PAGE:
And nothing is more experimental in late 1964 than deliberate feedback! This track started out as a riff that John had come up with around 6 October while the band was recording “Eight Days a Week”, and had nearly thrown it away as ‘rubbish’ until he’d written a song around it, recording it two weeks later on 18 October. It was during one of those takes that the band had stopped playing to take a listen, when John, playing a semi-acoustic Gibson at the time, put his guitar down to head to the control room. He’d leaned the guitar against the amplifier, and the ensuing feedback stopped everyone in their tracks. Any other producer at the time would have screamed bloody murder at such reckless treatment of instruments, but it being the Beatles, they thought it was the coolest sound ever, and wanted it in the song. And George Martin being the producer he was, willingly obliged by suggesting it as an intro, preceded by a harmonic pluck of the A string on Paul’s bass. And another classic moment in Beatle music is born.
The song itself is excellent, a mixture of Ray Charles’ upbeat soul and trademark Beatle melody, and some of the best playing the band put on record to date. John’s signature riff plays throughout the main verses and echoed by George (who pulls off a brief Carl Perkins-style solo halfway through), and there’s some phenomenal harmonization going on here. Even Ringo deserves some serious accolades here, with some of his fastest and most intricate playing of ride cymbals and tom-toms. It’s a song that leaves you breathless just as John and George trade the riff on the fade out.
Side B: She’s a Woman
Paul, in the meantime, had written an equally driving song in the style of one of his favorite singers, Little Richard, which explains why the song is in such a high register (even for Paul at the time). This is also one of their first tracks where the song deliberately starts on the backbeat, with John’s Rickenbacker 325 hitting all those funky seventh chords. And once the song proper kicks in, we hear Paul playing a deliberate countermelody on bass and piano. George and Ringo don’t have too much to do in this song, but they do deliver a great solo and solid percussion. The track is relegated a b-side, but it’s still a great rock song that fit in quite well with the rest of the tracks they recorded at this time.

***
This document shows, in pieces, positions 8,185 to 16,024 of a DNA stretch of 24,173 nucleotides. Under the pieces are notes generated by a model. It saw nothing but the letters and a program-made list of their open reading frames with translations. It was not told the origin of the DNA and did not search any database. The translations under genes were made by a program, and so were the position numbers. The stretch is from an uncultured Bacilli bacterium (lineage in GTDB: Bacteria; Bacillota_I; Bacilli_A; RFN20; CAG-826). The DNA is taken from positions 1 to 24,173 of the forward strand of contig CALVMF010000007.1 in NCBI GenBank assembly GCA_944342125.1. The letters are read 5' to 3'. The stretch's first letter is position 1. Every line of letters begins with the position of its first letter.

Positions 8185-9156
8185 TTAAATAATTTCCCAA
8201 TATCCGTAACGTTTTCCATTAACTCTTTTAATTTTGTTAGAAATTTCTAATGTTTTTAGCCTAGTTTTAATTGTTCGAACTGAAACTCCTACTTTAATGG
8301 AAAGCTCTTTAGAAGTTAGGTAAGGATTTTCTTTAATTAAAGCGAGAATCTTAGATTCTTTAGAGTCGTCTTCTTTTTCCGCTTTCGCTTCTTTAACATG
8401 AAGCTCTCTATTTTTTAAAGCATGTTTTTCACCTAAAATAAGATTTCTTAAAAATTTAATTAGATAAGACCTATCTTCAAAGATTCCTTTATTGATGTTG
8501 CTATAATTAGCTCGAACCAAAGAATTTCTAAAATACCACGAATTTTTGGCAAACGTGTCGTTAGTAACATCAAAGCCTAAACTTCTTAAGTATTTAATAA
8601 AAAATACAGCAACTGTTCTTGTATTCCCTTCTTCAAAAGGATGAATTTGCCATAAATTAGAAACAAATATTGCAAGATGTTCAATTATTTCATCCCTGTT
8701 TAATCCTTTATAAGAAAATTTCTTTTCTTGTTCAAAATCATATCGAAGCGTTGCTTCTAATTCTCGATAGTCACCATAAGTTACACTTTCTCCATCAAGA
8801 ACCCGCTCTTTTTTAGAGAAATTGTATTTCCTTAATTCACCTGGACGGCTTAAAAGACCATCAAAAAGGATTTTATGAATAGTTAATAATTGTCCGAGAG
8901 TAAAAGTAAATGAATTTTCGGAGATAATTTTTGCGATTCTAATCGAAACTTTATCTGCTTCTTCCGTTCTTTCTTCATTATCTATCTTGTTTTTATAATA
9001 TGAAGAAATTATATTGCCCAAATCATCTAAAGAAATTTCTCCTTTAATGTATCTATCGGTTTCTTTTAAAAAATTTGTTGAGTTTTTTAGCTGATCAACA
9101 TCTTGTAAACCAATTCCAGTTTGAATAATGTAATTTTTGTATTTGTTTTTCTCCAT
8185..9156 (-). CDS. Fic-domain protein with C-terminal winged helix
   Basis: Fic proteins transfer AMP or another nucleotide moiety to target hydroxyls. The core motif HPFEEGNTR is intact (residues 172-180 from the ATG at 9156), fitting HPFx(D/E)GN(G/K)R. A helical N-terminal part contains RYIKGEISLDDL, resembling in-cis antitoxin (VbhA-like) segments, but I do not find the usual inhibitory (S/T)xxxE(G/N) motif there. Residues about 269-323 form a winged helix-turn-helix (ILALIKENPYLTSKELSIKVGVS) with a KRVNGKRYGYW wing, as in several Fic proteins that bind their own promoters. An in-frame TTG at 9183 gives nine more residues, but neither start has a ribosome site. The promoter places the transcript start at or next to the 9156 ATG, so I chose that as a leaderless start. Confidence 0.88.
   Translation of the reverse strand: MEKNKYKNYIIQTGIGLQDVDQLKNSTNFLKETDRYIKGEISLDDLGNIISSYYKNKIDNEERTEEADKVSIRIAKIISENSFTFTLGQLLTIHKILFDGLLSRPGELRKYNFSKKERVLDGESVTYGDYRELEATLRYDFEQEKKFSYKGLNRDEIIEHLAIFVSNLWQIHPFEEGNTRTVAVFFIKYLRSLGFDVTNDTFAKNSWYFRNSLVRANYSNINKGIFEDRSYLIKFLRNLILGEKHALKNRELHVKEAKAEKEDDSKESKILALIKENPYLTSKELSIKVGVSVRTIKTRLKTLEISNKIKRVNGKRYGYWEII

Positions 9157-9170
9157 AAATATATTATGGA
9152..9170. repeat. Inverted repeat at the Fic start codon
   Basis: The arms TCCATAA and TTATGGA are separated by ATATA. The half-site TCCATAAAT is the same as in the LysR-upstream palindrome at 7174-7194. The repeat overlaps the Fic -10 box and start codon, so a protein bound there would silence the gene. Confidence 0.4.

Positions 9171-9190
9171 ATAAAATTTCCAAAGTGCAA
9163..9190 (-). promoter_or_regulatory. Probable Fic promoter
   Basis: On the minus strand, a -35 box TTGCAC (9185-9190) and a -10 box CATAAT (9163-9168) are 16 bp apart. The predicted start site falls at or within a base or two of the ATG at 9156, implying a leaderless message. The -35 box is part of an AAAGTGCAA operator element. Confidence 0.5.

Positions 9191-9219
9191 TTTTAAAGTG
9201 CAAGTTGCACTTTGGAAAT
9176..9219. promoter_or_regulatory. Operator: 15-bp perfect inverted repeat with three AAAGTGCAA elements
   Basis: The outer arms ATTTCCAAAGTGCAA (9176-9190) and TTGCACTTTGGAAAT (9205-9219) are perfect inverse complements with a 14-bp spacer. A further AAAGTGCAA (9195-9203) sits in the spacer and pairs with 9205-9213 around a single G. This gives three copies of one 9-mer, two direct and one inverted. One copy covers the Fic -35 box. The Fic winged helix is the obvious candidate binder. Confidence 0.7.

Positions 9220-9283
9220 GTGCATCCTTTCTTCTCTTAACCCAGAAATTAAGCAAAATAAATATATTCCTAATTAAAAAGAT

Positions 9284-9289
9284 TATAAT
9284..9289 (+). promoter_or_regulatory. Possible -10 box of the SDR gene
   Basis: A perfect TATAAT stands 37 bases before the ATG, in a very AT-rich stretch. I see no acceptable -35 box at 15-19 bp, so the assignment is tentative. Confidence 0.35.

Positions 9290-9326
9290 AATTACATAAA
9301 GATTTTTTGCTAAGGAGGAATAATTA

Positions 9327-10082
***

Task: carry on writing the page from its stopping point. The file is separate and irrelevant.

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Album: Beatles for Sale
Released: 4 December 1964
Credit: jpgr.co.uk – The Beatles Complete UK Discography site
The band released their follow-up album one week after the above single, just in time for the Christmas rush. It’s a record of a band evolving again, becoming older and more mature, and of a band whose persistent and unending hard work was starting to pay off. As is often commented, one can see this hard work in the eyes of the band on the iconic autumnal album cover shot by Robert Freeman in Hyde Park. They may look exhausted here–unlike the poses on With the Beatles a year previous, where they look confident and maybe a bit nervous–but they’ve also retained that confidence, that they can now show that they’re not a band in the dark but a band out in the world. The title itself may be a cynical response to the cost of their overwhelming worldwide fame, but it could also be a response to the level of fame they were at: they could easily sell themselves now, without using outside help.
Track 1: No Reply
One of the most repeated comments about Beatles for Sale is its downbeat attitude, and given the first three tracks on this album, it’s hard to refute that point. The album starts off with one of John’s songs that may be autobiographical–it’s a song of dark jealousy, about possibly being two-timed by his girl (in this case, his wife Cynthia, even though John’s often later commented that a lot of his “jealousy” songs were really about himself, projected onto other people). The music itself is given a darker edge as well, playing up the mood of the lyrics: the song is played in a quiet acoustic manner…only to burst out in emotional pain at the end of each verse, and worse, in angry accusation during the middle eight. The band had never written such an angry love song before, so this certainly set the tone for the rest of the album.
Track 2: I’m a Loser
As if to counterpoint the accusatory nature of the opening song, John returns with another, this time as if to say, “You know what–forget what I just said. I’m just an idiot.” Here he opens himself up even more, revealing the hard truth that his anger and jealousy is really an inner weakness–deep down, he’s afraid of himself and afraid of the pain. This track is highly influenced by Bob Dylan, but it’s also influenced by the sad country music they were listening to at the time, like that of George Jones.
Track 3: Baby’s in Black